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Westminster spending in Wales claims ‘delusional’

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UK ministers say the law will allow them to replace existing EU funding for Wales

Talk of UK ministers spending more in Wales is “delusional”, Labour’s shadow Welsh secretary Nia Griffith has said.

MPs have been debating a new draft law that would give UK ministers the power to spend on areas otherwise devolved.

Ms Griffith said it was “laughable to see Tory MPs talk about spending” and raised concerns this would lead to Welsh Government budget cuts in future.

But Welsh Secretary Simon Hart insisted these powers would mean “more money coming into Wales”.

The Internal Market Bill would transfer powers from the EU to the UK government to spend on areas such as economic development, infrastructure and sport.

The Welsh Government has accused its UK counterpart of “stealing powers” from devolved governments.

But UK ministers said the law would allow them to replace existing EU funding programmes.

This aspect of the bill has divided Welsh MPs in the House of Commons where it has been debated this week.

Labour MP Alex Davies-Jones called it a “weak attempt at ripping up the devolution settlement”, but Conservative MP Stephen Crabb said the UK government using these powers to spend in all parts of the United Kingdom “certainly isn’t a controversial thing, if you’re a unionist”.

Plaid Cymru MP Ben Lake said UK ministers had “failed to make the most of the powers they already have” in Wales.

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Nia Griffith says the move would allow UK ministers to “interfere”” in something “clearly devolved”

Ms Griffith told BBC Politics Wales there were “a fair few projects, like electrification in Wales, where we just haven’t seen the Tories get on and spend the money” as previously promised.

“If you look at the devolved budget, what has actually happened over the last 10 years is the Tories have cut and cut and cut.

“This is absolutely delusional. It’s laughable to see Tory MPs talking about spending when we know that’s actually not what they’ve been doing.

“What this bill would actually allow would be for UK government ministers to interfere in something that is clearly devolved.

“It would allow the UK government to decide if they wanted to spend money on something and then, of course, what they’d turn around and do is say ‘we’ve done that bit of spending, so we’re going to take that out of the budget’.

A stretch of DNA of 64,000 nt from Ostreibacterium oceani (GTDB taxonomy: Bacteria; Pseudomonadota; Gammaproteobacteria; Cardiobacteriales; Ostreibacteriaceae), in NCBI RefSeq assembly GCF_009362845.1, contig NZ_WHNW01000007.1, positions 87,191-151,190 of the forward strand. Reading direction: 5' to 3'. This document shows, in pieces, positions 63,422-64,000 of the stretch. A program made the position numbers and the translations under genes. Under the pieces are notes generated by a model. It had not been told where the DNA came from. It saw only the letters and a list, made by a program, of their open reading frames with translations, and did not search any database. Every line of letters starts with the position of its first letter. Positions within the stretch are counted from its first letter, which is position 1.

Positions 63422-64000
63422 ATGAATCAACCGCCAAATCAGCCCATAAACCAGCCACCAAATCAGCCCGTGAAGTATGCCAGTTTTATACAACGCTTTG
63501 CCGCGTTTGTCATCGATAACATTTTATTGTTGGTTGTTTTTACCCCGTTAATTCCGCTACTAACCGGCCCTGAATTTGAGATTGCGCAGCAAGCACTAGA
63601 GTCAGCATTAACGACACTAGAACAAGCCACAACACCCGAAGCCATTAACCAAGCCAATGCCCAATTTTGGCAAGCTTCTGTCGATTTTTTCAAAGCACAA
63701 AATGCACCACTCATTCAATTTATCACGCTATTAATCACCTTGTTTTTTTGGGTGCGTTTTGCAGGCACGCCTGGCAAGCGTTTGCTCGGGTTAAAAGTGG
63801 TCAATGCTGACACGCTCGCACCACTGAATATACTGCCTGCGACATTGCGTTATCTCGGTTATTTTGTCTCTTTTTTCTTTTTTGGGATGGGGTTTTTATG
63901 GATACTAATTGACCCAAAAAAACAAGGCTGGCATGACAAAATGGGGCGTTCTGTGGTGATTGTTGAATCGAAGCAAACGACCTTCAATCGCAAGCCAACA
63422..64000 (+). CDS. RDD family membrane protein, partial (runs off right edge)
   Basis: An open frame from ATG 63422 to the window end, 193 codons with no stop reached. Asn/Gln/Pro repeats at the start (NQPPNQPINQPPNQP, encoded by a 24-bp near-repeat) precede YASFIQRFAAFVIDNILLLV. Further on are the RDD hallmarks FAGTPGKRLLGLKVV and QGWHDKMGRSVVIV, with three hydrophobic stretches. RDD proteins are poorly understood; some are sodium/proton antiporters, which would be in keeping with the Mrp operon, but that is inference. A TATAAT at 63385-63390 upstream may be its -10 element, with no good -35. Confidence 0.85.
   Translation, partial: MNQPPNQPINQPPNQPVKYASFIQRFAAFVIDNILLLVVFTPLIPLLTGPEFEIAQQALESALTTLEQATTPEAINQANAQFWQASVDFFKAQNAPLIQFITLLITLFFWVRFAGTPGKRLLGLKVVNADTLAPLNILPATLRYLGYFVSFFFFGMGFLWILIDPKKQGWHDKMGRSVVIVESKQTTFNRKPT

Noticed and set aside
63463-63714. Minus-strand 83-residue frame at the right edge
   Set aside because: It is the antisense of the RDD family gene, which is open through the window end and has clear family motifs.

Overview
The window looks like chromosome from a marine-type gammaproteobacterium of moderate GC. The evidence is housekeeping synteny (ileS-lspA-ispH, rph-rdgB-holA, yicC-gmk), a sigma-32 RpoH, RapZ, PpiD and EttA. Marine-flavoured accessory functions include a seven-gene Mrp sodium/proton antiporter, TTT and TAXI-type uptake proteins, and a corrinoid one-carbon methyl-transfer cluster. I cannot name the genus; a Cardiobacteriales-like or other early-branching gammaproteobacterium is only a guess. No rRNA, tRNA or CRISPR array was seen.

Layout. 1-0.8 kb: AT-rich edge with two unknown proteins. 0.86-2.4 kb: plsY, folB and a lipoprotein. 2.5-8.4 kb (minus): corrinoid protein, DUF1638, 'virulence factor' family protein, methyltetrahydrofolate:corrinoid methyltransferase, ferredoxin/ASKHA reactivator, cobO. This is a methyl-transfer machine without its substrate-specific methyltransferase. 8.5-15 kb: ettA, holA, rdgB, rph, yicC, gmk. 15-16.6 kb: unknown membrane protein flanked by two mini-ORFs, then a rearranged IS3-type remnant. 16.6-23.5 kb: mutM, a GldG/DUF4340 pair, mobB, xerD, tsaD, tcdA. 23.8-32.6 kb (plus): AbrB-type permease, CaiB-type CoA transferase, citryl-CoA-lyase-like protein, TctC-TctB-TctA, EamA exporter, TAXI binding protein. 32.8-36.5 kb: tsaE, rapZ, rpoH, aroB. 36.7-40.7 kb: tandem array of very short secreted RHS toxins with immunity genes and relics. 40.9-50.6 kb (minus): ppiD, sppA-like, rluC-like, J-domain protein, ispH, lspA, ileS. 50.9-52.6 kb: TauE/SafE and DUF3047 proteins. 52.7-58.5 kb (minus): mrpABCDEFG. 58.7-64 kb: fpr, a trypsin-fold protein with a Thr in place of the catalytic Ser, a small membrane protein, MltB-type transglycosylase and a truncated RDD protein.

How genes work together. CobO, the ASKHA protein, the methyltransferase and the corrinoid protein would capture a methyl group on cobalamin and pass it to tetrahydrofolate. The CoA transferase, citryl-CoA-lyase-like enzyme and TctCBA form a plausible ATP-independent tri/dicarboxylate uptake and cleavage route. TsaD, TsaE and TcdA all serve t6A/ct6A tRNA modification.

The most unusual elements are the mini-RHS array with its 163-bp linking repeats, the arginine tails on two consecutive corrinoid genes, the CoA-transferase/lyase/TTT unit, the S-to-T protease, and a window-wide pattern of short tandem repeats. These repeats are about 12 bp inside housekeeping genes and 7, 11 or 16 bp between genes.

“What would be left for us to choose how to spend in Wales would be considerably less.

“It’ll be utter chaos not knowing from one year to the next what money is going to be available. Councils need to plan, people need to know what budgets are.”

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Simon Hart said Westminster wanted to be “more precise about targeting areas of the greatest need”

Asked whether Labour would want to have these spending powers if they were in power in Westminster, Ms Griffith said: “What we’d be talking about is respecting the devolution settlement, discussing with the Welsh Government what would be the best way forward on post-EU funding, how that would be best managed, so we’d come together about how to work it.”

‘We need to be guided by local opinion’

Secretary of States for Wales Mr Hart said the new UK government powers would mean more money for Wales.

“I think it’s really important that in this process we of course account for local feelings, local need, local areas which need perhaps a little more additional helping hand in terms of investment,” he said.

“That’s where local authorities and local stakeholders come into play. What we shouldn’t be doing is saying ‘we know best, we’re just going to put investment where we think is best’ – we need to be guided by local opinion.”

Details of what funds will replace EU funding and how they will be allocated have not been announced yet – but Mr Hart said areas of “greatest need” would be taken into account.

“We want to be more precise about targeting areas of the greatest need – that’s very much a part of what we want to do here. I don’t think there will be any danger around that.”

At the bill’s second reading in Parliament, Labour MPs abstained from voting for or against it.

When asked whether Labour would be voting for the bill at its third reading, Ms Griffith said: “There are fundamental problems with the bill in that it does break international law and it does roll back on the devolution settlement.

“I don’t see much hope of the government accepting the sorts of amendments which would actually change that. We would need substantial change to be able to support the bill.”

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